Diverticular Disease

What are diverticula?

Diverticula are small pouches on the wall of the bowel that form as a consequence of increased pressure within the bowel. This can be due to spasm of the muscular layer of the bowel and/or chronic constipation.

What happens then?

Faeces can get stuck into the diverticula and cause chronic or acute inflammation. Recurrent episodes of inflammation can produce extensive fibrous scar tissue within and around the colonic wall and this will lead to progressive stricture with constipation up to complete obstruction. Acute inflammation with or without perforation of the bowel can cause a life-threatening peritonitis.

Can diverticula be only in the large bowel?

Not at all. There are diverticula virtually in every part of the digestive tract, from the oesophagus to the large bowel. For the sake of clarity, we will discuss only of diverticula of the large bowel.

What are the symptoms of diverticula?

In very most of cases diverticula are asymptomatic. Sometimes, patients complain of constipation and vague niggling pain in the left lower part of the abdomen. These symptoms may not be due to diverticula, but to the basic abnormality that actually led to diverticula. Acute diverticulitis present with fever and pain in the left lower abdomen. In case of diverticular perforation, the patient develops peritonitis, with acute stabbing abdominal pain, fever, general malaise. Sometimes, patients present with gradual or sudden increasing constipation, up to a complete bowel obstruction.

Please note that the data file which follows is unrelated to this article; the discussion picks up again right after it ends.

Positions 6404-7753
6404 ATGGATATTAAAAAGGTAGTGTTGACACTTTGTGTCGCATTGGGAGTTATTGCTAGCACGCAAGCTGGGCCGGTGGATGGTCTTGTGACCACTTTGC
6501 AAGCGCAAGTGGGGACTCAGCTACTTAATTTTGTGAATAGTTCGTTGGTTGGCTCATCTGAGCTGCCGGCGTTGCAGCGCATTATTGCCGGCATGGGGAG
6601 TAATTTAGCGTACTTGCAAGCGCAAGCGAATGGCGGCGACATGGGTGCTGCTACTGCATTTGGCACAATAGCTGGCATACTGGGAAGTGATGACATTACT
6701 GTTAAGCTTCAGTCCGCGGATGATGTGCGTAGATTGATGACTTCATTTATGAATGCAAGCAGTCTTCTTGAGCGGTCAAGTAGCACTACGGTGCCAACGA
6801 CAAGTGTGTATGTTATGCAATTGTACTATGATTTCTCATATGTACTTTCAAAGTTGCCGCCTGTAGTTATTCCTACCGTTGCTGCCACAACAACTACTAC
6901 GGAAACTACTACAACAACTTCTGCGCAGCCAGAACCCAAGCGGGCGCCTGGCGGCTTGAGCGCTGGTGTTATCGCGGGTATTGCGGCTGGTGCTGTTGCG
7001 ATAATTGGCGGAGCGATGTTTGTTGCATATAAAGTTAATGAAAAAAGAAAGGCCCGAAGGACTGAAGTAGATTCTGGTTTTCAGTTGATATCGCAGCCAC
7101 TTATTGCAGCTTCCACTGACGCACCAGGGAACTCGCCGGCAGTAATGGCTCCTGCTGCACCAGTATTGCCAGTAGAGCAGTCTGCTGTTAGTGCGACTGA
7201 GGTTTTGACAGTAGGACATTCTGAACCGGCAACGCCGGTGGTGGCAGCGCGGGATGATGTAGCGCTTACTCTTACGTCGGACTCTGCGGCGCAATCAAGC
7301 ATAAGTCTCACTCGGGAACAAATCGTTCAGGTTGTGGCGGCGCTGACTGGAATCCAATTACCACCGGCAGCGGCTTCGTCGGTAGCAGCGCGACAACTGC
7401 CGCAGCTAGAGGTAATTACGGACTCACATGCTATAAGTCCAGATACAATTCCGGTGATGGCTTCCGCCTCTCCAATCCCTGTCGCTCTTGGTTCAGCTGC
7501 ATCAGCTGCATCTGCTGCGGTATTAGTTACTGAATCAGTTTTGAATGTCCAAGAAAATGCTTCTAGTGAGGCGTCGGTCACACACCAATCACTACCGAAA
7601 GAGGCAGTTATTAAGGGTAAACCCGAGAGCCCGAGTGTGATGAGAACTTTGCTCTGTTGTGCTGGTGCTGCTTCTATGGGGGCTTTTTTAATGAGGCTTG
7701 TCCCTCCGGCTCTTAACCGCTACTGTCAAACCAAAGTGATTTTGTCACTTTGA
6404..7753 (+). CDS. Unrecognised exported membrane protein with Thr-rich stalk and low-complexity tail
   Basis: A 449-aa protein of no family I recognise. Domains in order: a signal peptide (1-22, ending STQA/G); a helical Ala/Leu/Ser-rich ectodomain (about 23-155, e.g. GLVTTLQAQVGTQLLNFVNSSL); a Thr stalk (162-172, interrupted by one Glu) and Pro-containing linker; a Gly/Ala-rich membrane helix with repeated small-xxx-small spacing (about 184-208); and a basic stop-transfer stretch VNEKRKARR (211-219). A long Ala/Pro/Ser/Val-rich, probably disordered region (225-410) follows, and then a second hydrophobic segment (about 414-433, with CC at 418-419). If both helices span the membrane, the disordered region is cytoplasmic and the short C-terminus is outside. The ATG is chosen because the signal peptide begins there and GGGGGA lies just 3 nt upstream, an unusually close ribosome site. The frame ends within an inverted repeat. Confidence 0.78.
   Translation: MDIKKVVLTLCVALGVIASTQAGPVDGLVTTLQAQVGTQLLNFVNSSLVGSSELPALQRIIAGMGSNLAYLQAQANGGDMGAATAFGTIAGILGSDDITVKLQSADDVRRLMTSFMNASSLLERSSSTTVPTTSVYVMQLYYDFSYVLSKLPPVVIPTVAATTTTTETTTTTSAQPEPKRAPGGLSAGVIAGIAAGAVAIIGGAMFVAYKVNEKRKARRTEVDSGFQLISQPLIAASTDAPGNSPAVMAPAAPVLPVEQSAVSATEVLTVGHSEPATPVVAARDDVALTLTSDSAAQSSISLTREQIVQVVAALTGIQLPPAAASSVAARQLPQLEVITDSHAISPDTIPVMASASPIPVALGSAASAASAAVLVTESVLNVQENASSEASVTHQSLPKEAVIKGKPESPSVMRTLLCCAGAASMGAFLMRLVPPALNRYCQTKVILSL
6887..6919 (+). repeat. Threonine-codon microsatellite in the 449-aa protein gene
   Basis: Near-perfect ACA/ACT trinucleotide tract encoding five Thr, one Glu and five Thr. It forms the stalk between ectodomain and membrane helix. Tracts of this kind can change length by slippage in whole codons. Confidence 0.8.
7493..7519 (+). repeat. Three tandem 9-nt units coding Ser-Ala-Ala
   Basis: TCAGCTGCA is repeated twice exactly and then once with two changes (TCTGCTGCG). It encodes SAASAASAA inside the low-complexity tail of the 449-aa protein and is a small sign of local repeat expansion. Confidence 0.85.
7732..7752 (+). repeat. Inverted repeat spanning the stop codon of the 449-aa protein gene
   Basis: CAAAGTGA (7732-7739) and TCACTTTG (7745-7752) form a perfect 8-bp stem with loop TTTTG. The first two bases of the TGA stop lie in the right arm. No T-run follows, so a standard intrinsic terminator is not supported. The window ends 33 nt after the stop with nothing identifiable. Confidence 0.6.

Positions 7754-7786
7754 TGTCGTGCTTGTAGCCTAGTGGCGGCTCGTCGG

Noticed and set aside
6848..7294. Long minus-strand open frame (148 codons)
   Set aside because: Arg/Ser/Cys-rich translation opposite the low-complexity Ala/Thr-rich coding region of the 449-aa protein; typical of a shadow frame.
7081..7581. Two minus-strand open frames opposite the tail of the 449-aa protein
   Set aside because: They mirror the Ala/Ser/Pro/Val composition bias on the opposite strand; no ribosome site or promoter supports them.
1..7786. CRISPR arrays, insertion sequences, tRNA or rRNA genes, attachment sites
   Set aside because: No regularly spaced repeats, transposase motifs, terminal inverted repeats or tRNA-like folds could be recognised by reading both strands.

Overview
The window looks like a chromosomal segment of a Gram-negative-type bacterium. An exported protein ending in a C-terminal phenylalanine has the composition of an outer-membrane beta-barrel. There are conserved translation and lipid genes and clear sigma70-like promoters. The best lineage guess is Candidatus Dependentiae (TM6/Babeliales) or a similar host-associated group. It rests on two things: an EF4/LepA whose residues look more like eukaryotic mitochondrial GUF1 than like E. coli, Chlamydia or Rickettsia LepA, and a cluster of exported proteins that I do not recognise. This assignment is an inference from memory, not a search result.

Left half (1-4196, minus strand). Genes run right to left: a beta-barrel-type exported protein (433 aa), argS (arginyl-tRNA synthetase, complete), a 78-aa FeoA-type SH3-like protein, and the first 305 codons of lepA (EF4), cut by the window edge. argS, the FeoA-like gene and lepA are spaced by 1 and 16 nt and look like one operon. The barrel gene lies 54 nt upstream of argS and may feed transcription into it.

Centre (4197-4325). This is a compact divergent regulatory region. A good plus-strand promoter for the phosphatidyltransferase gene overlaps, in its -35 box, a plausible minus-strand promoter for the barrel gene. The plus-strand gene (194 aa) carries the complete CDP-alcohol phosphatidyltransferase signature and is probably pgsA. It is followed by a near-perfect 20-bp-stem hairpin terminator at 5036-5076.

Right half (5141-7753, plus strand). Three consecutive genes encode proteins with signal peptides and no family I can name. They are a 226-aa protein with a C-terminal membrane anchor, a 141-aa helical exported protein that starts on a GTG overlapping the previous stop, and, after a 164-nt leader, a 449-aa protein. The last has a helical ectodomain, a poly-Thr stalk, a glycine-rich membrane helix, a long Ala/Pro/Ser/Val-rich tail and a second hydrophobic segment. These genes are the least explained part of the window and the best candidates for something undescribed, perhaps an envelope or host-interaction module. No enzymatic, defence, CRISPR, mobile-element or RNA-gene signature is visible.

Clearly, before any treatment, it is necessary to do some investigation, isn’t it?

Yes, it is. Even if an episode of pain in the left lower abdomen with fever and general malaise in an adult patient may be probably due to acute diverticulitis, this diagnosis must be confirmed with some investigation. The same is true for any kind of abdominal symptom. Unfortunately, symptoms of diverticula often overlap those of a cancer of the bowel, so a good visualization of the large bowel is mandatory. Apart from the usual blood test, to rule out any acute inflammation or sepsis, in emergency the best first test is CT scan of the abdomen. This can confirm the presence of diverticula and identify any complication, such as perforation or abscess. A camera test – colonoscopy – or a CT-colonography can be necessary in case of recurrent diverticulitis (keeping in mind that it is sensible to avoid colonoscopy during the acute episode of diverticulitis) or in case of chronic symptoms such as constipation or pain. Barium enema is quite an old-fashioned investigation that can be still useful in particular if we suspect a diverticular stricture of the bowel.

How can they be cured?

Diverticula don’t need to be cured unless they are symptomatic or complicated. Much more important is to try and prevent inflammation of the diverticula, which is mostly avoiding constipation. This can be cured with laxatives and a good diet, rich of water and vegetables. There is still debate within the medical and surgical communities on whether inflammation can be avoided with the preventive use of medications such as antibiotics and anti-inflammatory drugs. Acute inflammation – diverticulitis – definitely needs antibiotics. If there is an abscess, this must be drained with a imaging-guided approach, with laparoscopy or with open surgery. In case of peritonitis or bowel obstruction, an emergency surgical operation is necessary. In case of recurrent episodes of acute diverticulitis or progressive stricture of the bowel, an elective bowel resection should be considered.

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